Juliette, affectionately known as “Daisy” by her family and close friends, gathered 18 girls in her hometown of Savannah, Georgia, to share what she had learned abroad about a new outdoor and educational program for youth, and with this, the Girl Scout Movement was born. Along with Juliette, these first Girl Scouts blazed trails and redefined what was possible for themselves and for girls everywhere.
They played basketball. They hiked, swam, and camped. They learned to read the world around them—for instance, by studying a foreign language and telling time by the stars. They shared a sense of curiosity and a belief that they could do anything.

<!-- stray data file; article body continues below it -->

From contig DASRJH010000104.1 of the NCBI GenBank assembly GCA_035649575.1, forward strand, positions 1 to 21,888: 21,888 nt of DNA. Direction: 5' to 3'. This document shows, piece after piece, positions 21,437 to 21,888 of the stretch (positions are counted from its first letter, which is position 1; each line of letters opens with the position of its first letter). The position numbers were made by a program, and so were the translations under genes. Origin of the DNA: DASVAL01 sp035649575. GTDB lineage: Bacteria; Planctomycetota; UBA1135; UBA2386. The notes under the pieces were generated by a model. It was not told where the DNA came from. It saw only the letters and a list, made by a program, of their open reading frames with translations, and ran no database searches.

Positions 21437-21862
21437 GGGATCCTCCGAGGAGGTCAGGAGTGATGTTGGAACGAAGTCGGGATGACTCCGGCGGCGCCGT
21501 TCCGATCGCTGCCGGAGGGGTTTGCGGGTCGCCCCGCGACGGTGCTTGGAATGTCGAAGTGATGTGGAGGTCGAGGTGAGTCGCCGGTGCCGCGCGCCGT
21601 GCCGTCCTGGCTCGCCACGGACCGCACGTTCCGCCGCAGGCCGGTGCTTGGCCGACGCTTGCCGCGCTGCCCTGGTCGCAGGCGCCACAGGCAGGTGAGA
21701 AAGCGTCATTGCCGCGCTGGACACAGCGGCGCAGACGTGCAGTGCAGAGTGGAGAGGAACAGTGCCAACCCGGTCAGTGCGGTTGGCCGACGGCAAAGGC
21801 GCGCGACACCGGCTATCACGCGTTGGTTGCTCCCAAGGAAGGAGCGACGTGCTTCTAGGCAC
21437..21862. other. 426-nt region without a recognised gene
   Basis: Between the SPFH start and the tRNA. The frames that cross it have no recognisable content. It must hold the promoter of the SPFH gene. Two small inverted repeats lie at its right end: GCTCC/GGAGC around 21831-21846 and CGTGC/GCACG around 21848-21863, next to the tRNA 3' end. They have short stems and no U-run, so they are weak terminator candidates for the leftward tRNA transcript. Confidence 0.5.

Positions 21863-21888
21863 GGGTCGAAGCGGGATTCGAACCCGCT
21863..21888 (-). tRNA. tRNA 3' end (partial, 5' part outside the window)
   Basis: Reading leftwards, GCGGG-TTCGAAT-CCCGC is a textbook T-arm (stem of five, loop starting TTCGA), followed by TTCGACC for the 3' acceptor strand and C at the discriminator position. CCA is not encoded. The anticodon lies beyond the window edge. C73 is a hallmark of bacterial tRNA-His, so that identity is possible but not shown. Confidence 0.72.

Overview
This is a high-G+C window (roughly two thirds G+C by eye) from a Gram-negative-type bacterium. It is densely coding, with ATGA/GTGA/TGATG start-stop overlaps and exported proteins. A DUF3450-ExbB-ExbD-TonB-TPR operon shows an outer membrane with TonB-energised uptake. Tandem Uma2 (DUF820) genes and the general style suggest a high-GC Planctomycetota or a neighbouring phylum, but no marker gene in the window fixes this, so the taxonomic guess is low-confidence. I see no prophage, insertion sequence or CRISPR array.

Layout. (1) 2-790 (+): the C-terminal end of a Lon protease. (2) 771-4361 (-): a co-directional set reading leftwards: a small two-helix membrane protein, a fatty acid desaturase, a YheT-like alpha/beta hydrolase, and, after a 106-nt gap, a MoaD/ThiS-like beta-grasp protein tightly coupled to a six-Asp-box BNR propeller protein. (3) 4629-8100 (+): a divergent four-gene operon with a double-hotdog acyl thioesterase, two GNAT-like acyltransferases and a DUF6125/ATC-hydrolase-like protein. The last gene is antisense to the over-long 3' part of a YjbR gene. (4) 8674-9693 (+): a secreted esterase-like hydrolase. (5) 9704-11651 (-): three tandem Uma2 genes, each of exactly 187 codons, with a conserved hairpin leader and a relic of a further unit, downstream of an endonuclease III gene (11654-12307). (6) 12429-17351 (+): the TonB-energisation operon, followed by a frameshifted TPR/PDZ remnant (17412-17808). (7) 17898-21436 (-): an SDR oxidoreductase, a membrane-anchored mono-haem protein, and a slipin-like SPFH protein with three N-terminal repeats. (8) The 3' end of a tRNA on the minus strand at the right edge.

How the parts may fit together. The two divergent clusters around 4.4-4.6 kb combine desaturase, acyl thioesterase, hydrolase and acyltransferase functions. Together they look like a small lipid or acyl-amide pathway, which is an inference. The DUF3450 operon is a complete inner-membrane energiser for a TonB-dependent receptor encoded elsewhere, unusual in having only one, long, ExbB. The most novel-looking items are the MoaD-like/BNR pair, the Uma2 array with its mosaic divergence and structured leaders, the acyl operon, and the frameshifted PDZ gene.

But most importantly, just like Girl Scouts across the country and around the globe today, they offered a helping hand to those in need and worked together to improve their corner of the world.
That small gathering of girls Juliette Gordon Low hosted over a century ago has grown into a global movement in which all girls can see themselves reflected—and that today includes 2.6 million Girl Scouts (1.8 million girls and 800,000 adults) in 92 countries and more than 50 million alums, united across distance and decades by lifelong friendships, shared adventures, and the desire to do big things to make the world a better place.
Learn more about Girl Scouts’ place in American history.